Although I am not Korean, I have a lot of memories of Korean food since my middle school days. There was something called the Korean Wave (Hallyu) that was rising since the late 90’s and was coming over to the States and other countries. What it was and still is, is the popularity of movies/dramas, food and music from South Korea.
As I was becoming a teenager, I was trying to figure myself out. What kind of music did I like? What foods do I like? What type of shows do I like? Since my parents could not afford cable, we had a regular television set. In one of those days, I was flipping around different channels that would only display to me shows in another language. As I was ready to turn off the TV, a group of femine but masculine men showed up on screen singing in a catchy tune and wearing elaborate outfits. I was curious what I was watching and continued to watch until the song ended and the group name appeared on the screen. I was amazed and wanted to know more. I began to research about this group and the type of genre that came up was “K-Pop” (Korean Pop). I showed one of my siblings and we began to watch together as we started learning the different groups there were at the time. We were hooked!
Going to Koreatown was the first time I tasted Korean food. My siblings and I went to a local mall we heard had posters and CD’s of Korean Pop artists. After shopping for some time, we were hungry and decided to get Korean food at the food court. I remember that was the first time I ate something different from what I was used to and it also opened the doors that lead me to trying different foods in the future.
I clearly remember ordering a Korean soup like I have seen in the dramas, to my surprise however, the soup came out cold. I thought there was a mistake and my mom also asked me to send it back since it was ice cold with ice cubes in it! That was for sure a culture shock I didn’t expect to experience. When I went to go return the dish, I reread the menu and it said “Cold Soup,” when I looked it up, I found it was supposed to be cold to cool you down during the hot summer days! After explaining to my mother, she was still confused and would look at my dish with curiosity when I began to eat it. I could not get the hang of the taste but after awhile, I was wanting more when I finished it!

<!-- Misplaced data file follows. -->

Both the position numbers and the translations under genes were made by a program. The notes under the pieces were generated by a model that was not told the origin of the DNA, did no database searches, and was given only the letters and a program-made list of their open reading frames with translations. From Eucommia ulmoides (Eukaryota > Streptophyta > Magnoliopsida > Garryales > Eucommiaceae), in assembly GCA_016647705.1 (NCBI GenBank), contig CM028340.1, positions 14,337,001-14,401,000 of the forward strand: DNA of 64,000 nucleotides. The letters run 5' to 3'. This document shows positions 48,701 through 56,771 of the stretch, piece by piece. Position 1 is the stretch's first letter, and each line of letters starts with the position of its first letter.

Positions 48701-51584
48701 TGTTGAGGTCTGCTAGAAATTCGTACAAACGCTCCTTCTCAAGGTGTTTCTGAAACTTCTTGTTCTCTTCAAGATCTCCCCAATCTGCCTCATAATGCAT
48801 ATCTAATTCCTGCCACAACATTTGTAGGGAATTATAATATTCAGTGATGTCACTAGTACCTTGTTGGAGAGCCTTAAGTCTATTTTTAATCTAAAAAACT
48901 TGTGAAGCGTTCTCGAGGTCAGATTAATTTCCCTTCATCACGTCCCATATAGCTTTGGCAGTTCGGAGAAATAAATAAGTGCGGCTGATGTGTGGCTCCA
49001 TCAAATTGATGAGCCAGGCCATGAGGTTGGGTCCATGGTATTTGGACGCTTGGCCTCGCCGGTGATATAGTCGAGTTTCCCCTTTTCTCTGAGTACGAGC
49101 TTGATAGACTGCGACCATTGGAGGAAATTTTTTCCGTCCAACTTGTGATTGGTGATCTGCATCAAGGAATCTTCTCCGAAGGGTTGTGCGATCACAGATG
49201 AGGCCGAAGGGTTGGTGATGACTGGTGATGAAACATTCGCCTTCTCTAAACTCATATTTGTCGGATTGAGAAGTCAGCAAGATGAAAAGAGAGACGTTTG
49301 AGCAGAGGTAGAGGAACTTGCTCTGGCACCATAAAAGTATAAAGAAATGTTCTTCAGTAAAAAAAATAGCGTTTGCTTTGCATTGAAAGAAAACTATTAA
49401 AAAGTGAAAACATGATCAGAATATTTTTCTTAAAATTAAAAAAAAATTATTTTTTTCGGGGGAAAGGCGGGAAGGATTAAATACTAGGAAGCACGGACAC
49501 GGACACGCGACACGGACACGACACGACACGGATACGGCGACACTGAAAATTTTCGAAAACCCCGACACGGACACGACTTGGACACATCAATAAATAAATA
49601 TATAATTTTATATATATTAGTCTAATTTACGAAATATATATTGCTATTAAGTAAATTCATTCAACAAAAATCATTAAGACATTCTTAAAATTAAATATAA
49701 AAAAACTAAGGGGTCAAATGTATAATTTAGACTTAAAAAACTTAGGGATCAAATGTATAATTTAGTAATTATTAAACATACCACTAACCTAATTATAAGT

After the years, the Hallyu Wave became even bigger. Conventions were being held and people were also holding group dances and recording them on youtube. I continued my journey in trying all different types of foods since I was living in a very diverse county.
Even after years later, me and my siblings go to Koreatown to make memories and eat the food there. A few weeks ago, I recommended we go to a popular restaurant that only serves Tteok-bokki (Spicy Rice Cakes) and even makes it as a challenge for people who want to try the super hot version of it. The place is called Yup Dduk La and even though we chose the extra mild (least spicy) on the menu, it was still too spicy for me.
Last week, my siblings and I decided to go to H-mart in Torrance, a popular Korean grocery store. There we bought all the ingredients needed to make the Tteok-bokki the way we wanted.
- Rice Cakes (Bags depending on how many people you will cook for)
- Pickled Radish (Optional)
- Kimchi (Optional)
- Gochujang (Spicy or Sweet)
- Ramen Noodles
- Mozzarella Cheese (Recommended)
- Corn (Optional)
- Seaweed (Optional)
- Korean Sausages (Optional)
There are many ways to make Tteok-bokki. Some people like it spicy than sweet, I am the opposite. Some people will add hard boiled eggs, green onions, fish cakes (most common), sesame seeds, etc,. Since me and my siblings wanted to make it the way we wanted it to, we created the perfect recipe for us.